Guarantee Income in Retirement


By Kimberly Lankford June 26, 2006

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I'm 75 and have been retired for several years. I'm worried that I might outlive my retired savings and would like to spend some of my money to buy an immediate annuity that guarantees a payout for life. If I invest $100,000, how much monthly income can I get?

The amount of your monthly income depends on whether you'd like payments to continue after you die. You'll get the biggest payouts if you buy a single-life annuity, which means that payments will stop when you die — whether that's soon or decades for now. A 75-year-old man investing $100,000 can get $928 per month from a single-life annuity, according to, an annuity brokerage that works with many companies and is a great source for price quotes.

If you're married and would like payments to continue for your spouse, too, you could buy a joint-life annuity. The monthly payouts are a bit smaller — $728 if your wife is 75, too — but the annuity continues to pay out as long as either of you live.

Or you could get an annuity that continues to pay out for a certain time period, even if both you and your spouse die before then. A 75-year-old couple investing $100,000 could get a $712 monthly payout for a joint-life annuity that pays as long as either spouse lives or ten years, whichever is longer.

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And those are just the regular immediate annuity rates. A few companies, such as Vanguard, AIG, Genworth and Lincoln Benefit Life, now offer medically underwritten annuities, which pay extra if you provide medical records showing that you have a health condition that can lower your life expectancy, such as heart disease, most cancers, diabetes or Alzheimer's. In early May, for example, a 75-year-old man who provided medical records showing that he had coronary artery disease and received treatment with a coronary artery bypass graft could have received an extra $1,344 per year from Vanguard's medical underwritten immediate annuity because of his health condition — giving him the rate that a 78-year-old would usually get.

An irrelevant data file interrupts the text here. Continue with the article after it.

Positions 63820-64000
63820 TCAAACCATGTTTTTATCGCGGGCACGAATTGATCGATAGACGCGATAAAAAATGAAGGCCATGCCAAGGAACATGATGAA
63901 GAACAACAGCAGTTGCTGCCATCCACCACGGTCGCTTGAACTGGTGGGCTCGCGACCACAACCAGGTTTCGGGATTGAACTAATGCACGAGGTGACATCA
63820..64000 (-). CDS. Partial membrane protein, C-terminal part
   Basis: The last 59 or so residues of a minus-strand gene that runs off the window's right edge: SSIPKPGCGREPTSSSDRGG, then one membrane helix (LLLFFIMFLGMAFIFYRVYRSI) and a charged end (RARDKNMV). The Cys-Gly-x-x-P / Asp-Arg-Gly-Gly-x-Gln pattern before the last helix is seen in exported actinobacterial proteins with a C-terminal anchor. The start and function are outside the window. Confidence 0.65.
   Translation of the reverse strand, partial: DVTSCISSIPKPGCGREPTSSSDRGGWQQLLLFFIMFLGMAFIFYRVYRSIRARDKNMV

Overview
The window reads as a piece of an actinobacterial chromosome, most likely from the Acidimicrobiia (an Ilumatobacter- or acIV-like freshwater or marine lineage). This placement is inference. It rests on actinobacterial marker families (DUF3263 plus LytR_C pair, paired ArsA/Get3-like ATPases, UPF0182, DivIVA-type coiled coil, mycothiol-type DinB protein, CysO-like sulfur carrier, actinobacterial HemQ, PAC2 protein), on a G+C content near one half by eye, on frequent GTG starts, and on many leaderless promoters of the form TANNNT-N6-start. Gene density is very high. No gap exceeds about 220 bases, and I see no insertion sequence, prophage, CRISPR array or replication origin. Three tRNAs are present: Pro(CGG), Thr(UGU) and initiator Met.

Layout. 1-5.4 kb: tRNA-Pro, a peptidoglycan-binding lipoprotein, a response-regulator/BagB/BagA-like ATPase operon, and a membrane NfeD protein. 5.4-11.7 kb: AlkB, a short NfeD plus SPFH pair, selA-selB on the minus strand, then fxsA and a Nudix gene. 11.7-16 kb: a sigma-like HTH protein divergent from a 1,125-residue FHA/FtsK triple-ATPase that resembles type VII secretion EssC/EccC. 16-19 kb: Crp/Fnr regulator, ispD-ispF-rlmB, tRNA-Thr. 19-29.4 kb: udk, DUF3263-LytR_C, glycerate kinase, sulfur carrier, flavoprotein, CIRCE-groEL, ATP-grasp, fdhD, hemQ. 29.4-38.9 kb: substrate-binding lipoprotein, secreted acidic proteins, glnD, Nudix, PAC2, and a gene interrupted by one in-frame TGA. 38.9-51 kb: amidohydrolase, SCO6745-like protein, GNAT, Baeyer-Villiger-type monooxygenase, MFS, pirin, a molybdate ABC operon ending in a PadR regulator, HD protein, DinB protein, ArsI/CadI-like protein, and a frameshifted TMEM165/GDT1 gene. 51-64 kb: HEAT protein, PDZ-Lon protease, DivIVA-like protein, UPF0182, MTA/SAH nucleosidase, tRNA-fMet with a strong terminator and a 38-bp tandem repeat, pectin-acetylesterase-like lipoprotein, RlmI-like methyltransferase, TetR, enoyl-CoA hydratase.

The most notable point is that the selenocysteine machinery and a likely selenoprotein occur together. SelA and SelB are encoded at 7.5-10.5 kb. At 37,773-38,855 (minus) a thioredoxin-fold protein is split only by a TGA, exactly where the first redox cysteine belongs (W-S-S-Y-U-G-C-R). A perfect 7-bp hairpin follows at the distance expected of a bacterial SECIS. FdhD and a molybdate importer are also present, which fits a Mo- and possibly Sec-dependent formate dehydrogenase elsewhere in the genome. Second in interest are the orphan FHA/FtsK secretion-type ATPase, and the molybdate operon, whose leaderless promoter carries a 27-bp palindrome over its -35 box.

The specifics vary by company and the details of your medical condition. Reyer Swaak, 75, of Chatham, N.J., had prostate (stage 2) cancer that had been successfully eradicated through radiation and surgery for a blocked colon. He went to to shop for the best deal, and broker Hersh Stern told him about underwritten annuities. Swaak requested 40 pages of medical records from his hospital and doctors, then Stern found several companies to offer Swaak 3% to 10% higher than the standard payout rates.

You need to know to ask for these special rates. If you don't submit your medical records, then the annuity companies automatically give you the standard rate for a 75-year-old, without asking if you have a medical condition that could qualify you for a higher payout.

These annuities are best for people who have health issues but could still live long enough to benefit from the lifetime income stream. "With medical advances today, people with medical conditions can live a long time," says Ellen Rinaldi, principal of retirement services at Vanguard.

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